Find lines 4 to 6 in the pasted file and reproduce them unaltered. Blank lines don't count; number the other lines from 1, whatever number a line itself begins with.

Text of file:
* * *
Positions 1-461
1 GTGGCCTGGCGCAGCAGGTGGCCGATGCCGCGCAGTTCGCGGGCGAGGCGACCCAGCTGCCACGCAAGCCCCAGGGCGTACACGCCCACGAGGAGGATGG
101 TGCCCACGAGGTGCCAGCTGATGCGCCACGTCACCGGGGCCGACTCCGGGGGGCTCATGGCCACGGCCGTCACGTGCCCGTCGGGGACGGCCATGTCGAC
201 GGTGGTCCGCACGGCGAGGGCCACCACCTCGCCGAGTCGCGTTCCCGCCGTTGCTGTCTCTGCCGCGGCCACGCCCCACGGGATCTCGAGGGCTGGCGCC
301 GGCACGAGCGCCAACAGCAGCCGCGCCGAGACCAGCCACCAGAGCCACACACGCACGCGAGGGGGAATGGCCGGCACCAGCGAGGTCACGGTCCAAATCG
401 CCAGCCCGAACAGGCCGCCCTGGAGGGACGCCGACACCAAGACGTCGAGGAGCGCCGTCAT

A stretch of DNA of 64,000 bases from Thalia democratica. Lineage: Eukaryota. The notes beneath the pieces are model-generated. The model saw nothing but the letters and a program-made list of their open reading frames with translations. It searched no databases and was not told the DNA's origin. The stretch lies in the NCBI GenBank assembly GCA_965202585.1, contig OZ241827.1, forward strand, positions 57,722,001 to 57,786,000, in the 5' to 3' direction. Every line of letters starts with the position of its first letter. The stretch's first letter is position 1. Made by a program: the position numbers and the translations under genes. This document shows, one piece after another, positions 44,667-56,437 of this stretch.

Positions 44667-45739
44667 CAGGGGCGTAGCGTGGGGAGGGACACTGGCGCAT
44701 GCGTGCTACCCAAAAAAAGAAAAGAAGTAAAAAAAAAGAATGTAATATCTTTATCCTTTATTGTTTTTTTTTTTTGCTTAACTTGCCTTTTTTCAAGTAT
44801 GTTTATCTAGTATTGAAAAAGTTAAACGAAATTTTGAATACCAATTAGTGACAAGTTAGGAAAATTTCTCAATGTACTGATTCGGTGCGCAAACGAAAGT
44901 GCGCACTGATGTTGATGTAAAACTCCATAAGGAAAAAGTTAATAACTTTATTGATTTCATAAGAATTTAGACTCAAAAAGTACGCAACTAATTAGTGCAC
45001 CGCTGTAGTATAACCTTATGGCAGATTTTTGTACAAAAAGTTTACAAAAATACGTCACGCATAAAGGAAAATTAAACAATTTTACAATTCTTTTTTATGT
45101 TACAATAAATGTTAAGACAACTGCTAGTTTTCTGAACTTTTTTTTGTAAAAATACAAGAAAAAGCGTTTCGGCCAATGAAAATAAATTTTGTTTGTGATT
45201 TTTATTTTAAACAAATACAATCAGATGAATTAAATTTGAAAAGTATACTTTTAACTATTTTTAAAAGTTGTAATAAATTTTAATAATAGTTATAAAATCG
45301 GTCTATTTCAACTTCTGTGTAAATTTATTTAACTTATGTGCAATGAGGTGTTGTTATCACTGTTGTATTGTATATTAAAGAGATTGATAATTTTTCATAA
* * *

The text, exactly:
201 GGTGGTCCGCACGGCGAGGGCCACCACCTCGCCGAGTCGCGTTCCCGCCGTTGCTGTCTCTGCCGCGGCCACGCCCCACGGGATCTCGAGGGCTGGCGCC
301 GGCACGAGCGCCAACAGCAGCCGCGCCGAGACCAGCCACCAGAGCCACACACGCACGCGAGGGGGAATGGCCGGCACCAGCGAGGTCACGGTCCAAATCG
401 CCAGCCCGAACAGGCCGCCCTGGAGGGACGCCGACACCAAGACGTCGAGGAGCGCCGTCAT